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Brief Published: 23 Oct 2020

Hyundai Reimagines Waste Auto Materials as Fashion Products

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Hyundai Re:Style 2020

Hyundai has partnered with a group of eco-conscious designers to transform discarded materials from automotive manufacturing and scrapping into a range of fashion products. The Re:Style 2020 collection is part of the automaker’s goal to drive innovation in sustainable design through cross-industry collaboration.

The project stems from Hyundai’s recognition that while many of its materials (such as iron and nonferrous metals) are currently recycled as part of the vehicle scrapping process, materials like leather, glass and airbags still end up in landfill.   

Focusing on these waste materials, the contributing designers were tasked with reworking them into a collection of jewellery, clothing and accessories.

British designer Richard Quinn printed polyester airbag fabric with a floral pattern for his fitted corset, while US brand Public School and South Korean Pushbutton have both created technical/work-style vests from the same material; the former using seatbelt webbing as adjustable straps, and the latter retaining the airbag’s original stitching and ties as detailing.

A tote bag by New York-based Rosie Assoulin is formed from deadstock PVC and felt carpet, foam and seatbelt webbings, while London-based E.L.V. Denim’s jumpsuit is made with leather scraps from car seats and post-consumer denim waste.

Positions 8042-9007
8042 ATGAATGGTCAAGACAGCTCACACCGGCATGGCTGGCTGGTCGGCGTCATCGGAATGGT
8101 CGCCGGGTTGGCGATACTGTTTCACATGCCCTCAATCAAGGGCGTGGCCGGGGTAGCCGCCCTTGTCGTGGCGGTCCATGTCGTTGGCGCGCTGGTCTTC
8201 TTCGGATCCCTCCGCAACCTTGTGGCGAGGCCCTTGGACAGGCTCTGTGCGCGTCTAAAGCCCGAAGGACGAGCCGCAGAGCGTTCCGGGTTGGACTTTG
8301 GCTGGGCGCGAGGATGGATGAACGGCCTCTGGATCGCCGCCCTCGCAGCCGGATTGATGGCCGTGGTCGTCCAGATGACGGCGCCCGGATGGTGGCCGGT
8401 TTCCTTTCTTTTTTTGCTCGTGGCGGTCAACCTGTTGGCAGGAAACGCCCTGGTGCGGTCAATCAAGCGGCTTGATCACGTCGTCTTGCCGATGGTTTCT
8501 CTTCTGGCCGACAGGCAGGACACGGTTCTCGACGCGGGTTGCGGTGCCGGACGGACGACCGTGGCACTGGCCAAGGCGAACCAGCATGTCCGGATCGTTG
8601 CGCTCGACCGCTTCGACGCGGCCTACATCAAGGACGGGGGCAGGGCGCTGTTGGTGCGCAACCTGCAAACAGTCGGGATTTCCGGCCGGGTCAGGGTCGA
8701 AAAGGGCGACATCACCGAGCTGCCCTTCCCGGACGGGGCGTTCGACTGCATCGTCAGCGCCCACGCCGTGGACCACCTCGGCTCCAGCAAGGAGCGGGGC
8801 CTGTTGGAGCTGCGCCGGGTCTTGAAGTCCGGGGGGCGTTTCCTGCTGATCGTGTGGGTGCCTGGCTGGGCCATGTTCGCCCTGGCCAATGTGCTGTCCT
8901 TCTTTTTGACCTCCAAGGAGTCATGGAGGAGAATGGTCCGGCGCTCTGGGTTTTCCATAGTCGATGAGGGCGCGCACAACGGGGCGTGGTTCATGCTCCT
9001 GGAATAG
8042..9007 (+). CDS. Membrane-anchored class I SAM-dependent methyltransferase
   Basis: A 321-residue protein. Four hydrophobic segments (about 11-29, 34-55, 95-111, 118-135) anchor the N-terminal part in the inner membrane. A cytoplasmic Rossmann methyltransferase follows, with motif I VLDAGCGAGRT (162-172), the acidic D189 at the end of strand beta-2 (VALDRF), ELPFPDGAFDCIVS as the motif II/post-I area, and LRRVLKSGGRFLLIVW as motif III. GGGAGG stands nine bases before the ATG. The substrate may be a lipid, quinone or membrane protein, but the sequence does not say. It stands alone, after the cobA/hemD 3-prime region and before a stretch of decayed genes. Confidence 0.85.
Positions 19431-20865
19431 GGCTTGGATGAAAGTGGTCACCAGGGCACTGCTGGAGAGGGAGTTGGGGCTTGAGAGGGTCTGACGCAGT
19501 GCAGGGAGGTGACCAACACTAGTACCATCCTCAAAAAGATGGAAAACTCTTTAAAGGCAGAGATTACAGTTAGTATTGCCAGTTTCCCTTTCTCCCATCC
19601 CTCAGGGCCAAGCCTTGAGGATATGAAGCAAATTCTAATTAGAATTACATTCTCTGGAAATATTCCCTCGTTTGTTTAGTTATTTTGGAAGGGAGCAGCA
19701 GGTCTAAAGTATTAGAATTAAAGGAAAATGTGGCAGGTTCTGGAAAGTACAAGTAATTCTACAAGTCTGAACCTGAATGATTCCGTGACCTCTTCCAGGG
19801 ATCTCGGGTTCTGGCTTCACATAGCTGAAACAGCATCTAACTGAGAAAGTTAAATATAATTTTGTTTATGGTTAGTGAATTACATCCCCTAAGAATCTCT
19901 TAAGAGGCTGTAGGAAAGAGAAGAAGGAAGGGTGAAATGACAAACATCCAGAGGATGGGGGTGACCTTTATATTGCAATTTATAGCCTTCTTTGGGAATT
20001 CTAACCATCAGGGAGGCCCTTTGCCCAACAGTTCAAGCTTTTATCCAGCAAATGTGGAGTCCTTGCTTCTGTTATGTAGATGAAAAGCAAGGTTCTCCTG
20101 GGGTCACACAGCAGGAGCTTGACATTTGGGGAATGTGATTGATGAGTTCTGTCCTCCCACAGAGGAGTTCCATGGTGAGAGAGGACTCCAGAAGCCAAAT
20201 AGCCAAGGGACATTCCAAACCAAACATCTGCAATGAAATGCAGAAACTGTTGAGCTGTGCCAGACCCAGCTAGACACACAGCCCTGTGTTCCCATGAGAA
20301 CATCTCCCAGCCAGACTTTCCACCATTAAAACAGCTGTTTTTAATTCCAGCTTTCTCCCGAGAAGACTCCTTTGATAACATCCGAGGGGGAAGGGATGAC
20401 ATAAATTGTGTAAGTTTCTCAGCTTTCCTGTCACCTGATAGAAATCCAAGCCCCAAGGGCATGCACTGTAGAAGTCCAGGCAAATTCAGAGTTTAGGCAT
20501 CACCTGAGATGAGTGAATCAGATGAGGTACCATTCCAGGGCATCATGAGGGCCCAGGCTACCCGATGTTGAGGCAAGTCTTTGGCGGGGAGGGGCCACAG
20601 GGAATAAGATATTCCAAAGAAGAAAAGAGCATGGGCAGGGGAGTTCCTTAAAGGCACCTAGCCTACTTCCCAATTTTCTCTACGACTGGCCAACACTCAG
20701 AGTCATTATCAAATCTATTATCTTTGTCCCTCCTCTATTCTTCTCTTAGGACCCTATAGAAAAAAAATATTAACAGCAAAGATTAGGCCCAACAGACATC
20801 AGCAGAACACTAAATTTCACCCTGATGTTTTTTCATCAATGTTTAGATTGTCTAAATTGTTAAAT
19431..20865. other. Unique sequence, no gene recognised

Finally, London-based jewellery brand Alighieri’s offering of necklaces, chokers and bracelets are made from seatbelts, window glass and foam materials, combined with gold, silver, bronze and freshwater pearls. See CMF Industry View: Jewellery for more sustainable approaches to materials in the jewellery sector.

The Re:Style 2020 range is available to purchase as part of British department store Selfridges’ eco-ethical initiative Project Earth – read more here – with all funds raised going to the British Fashion Council’s Institute of Positive Fashion, a platform driving best practice and positive change. 

While demonstrating the creative capital in waste materials, the project also highlights the opportunities offered by acting on collective ambitions towards more sustainable practices.

See The Wealth in Waste for more on waste materials and circular ecosystems.   

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